Center for Archival Collections
December 2005: Volume 24, Number 3
Images from the HCGL
This issue of the Archival Chronicle Gallery features images from the Historical Collections of the Great Lakes.
At left, Captain Ernest McSorley
At right, SS EDMUND FITZGERALD, built 1958
The SS EDMUND FITZGERALD sank November 10, 1975, at approximately 7:10 P.M. in Lake Superior, about 15 miles north of Point Crisp, Michigan. All twenty-nine crew members were lost. The ship was one of the largest carriers on the Great Lakes. This year marks the 30th anniversary of the loss of the EDMUND FITZGERALD
The HCGL collections include approximately 90,000 images of commercial vessels which sailed the Great Lakes. Over the past thirty years, data sheets have been created for thousands of vessels, recording their measurements, tonnage, rigging, and a brief history. The Great Lakes Vessels Online Database combines these two data formats into a resource that can be searched from any computer with an internet connection. Examples of two vessels and their information are shown below.
CORA A., built 1889
The CORA A. was a three-masted schooner built by Burger and Burger in Manitowoc, Wisconsin in 1889. At 149 feet in length, it had a gross tonnage of 381. Sail and steamships worked side by side on the Lakes for many years. The CORA A. foundered March 6, 1916, and though the ship was lost, there was no loss of human life.
METROPOLIS, built 1868
The METROPOLIS was built in Trenton, Michigan by Alvin A. Turner in 1868. This steamer was 168.25 feet in length, with a gross tonnage of 425.49. A steam boiler turned the sidewheel, visible in this photograph. The combination of steam power and a wooden hull ended for the METROPOLIS as it did for many similarly-constructed vessels. The METROPOLIS was burned in 1902.
Sailing and navigation on the Great Lakes can be hazardous. Use of lighthouses has been known since ancient times, and such facilities were quickly established throughout the Great Lakes. The U. S. Life Saving Service was established in 1849 "for the better preservation of life and property from shipwrecks," under the supervision of the Revenue Marine Corps. Their duties included the rescue of crew, passengers, and cargo ships in disasters as well as assisting in salvage operations. When the U. S. Coast Guard was created in 1915, it took over the responsibilities of the Life Saving Service.
Wreck of the H. C. AKELEY in a Storm
The H. C. AKELEY, built in 1881 by Mechanics Dry Dock Company in Grand Haven, Michigan was a propeller-driven craft. Just two years after it was built, the AKELEY foundered in a storm 15 miles off Holland, Michigan, and 28 miles south of Grand Haven on November 13, 1883 with six lives lost. The vessel was bound from Chicago for Buffalo with cargo of corn. Eighteen crew members were saved by a yawl from the schooner DRIVER.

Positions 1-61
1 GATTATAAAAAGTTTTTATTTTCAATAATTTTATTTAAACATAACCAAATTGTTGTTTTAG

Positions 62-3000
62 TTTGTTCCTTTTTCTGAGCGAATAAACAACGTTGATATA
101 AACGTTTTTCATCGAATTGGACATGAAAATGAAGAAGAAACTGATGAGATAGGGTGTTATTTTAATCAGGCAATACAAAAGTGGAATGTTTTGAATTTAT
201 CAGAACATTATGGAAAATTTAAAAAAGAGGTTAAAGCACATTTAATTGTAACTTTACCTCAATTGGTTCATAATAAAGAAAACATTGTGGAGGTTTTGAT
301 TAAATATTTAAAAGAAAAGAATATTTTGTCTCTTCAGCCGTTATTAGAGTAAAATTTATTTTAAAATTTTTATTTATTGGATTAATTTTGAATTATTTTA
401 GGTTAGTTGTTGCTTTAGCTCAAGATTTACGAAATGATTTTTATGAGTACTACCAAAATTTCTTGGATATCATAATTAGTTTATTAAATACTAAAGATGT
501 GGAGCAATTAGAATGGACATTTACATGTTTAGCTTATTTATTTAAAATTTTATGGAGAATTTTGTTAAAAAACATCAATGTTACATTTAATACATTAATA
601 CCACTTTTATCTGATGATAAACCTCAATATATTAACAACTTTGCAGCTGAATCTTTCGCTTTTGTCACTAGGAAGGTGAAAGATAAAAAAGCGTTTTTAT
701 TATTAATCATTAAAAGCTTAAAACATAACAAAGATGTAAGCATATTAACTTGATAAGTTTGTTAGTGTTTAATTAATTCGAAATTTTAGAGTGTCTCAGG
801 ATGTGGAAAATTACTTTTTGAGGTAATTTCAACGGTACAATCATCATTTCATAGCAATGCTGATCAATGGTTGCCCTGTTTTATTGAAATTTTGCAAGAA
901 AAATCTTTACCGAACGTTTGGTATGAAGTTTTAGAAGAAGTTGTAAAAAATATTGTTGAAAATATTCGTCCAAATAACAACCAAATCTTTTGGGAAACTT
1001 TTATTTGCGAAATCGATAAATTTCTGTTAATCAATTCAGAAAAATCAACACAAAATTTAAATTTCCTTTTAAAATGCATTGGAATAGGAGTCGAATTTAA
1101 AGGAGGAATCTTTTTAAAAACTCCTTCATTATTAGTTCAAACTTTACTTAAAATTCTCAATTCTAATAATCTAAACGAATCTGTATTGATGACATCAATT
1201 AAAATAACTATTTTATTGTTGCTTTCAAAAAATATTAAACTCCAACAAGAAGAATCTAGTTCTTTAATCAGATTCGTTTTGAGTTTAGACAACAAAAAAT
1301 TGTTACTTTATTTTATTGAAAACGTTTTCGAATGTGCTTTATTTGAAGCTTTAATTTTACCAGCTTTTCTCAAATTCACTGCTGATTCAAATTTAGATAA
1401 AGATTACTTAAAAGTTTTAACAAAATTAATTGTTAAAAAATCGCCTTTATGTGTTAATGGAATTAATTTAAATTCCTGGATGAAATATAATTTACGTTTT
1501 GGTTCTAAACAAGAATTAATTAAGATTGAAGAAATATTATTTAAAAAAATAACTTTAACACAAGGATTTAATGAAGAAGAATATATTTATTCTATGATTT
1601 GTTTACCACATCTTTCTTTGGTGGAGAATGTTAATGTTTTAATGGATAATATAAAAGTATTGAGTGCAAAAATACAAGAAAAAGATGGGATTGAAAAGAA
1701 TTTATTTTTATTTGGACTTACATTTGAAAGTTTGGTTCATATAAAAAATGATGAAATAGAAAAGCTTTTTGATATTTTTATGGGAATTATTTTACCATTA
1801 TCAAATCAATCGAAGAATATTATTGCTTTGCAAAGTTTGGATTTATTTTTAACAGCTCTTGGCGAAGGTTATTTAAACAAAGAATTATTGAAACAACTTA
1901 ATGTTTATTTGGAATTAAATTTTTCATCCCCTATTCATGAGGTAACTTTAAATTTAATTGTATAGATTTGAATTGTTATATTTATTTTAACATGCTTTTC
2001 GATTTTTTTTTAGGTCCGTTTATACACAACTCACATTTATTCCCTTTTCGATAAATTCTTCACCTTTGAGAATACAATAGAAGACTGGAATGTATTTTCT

Turtle Island is located northeast of the mouth of the Maumee River in Lake Erie. In 1831, the federal government established a lighthouse there to serve the harbor of Toledo. After the Civil War, the government built a new lighthouse (seen here), using the original fresnel lens from the earlier building. This light was visible for a distance of fourteen miles. Still, the channel near Turtle Island was too shallow for the larger ships in use by 1900, and in 1904, the Toledo Harbor Lighthouse was established and the Turtle Island facility was decommissioned
The Lifesaving crew at Marblehead practices a rescue drill. Speed was essential in storm rescues. The lifeboat at right shows a cover used to help keep the boat from swamping in heavy seas.
The Loudon G. Wilson Collection (GLMS-71) documents the history of commercial sail on the Great Lakes through Wilson's research, photographs, clippings from publications, and original artwork. These images record changes in vessel technology from the Viking era of c. 1000 to boats of 1988. Comparisons can be made between rigging specifications for sailing vessels of different centuries. Wilson concentrated heavily on sailing vessels, but also obtained images of steamships. The history of marine art can also be examined through Wilson's selections of art reproductions clipped from publications. Commentaries on style and technique appear in notes made by Wilson, a marine artist himself. Two principal series are of the greatest interest. The Annual Log is a subject file of design developments accessed through a chronological index. The Subject Notebooks filled with photographs and research notes on vessels provide detailed and technical information compiled by Wilson. Examples of artwork are shown below.
The MADEIRA PET
Wilson painted this watercolor sketch of the MADEIRA PET in 1959, flying the Canadian flag.
The OCEAN WAVE, built 1853
The OCEAN WAVE was built by Peck and Masters in Cleveland, 1853, as a bark. Her rig was changed to schooner in 1867. She was declared a total loss as a result of damage in a storm of September 16-20, 1869.
MAYFLOWER, built 1849
The MAYFLOWER, a wooden-hulled steamer with a gross tonnage of 1354.30, was built in Detroit by I. Lupton in 1849. She struck a reef on the west side of Point Pelee, Lake Erie, in fog, November 20, 1854, and became total loss. No lives were lost. The machinery from the vessel was salvaged the following spring by E.B. Ward. In Wilson's capable hands, steamers look as dashing as sailing vessels.
These sketches show Wilson's meticulous research and his eye for detail as he documents different rigging and equipment for two commercial sailing vessels of the nineteenth century.
"We'll weigh the anchor cheerily." Illustration by Loudon Wilson
Illustrating a line from a work song gives Wilson the chance to show on-board detail of vessel rigging and construction and the clothing and work of the crew.
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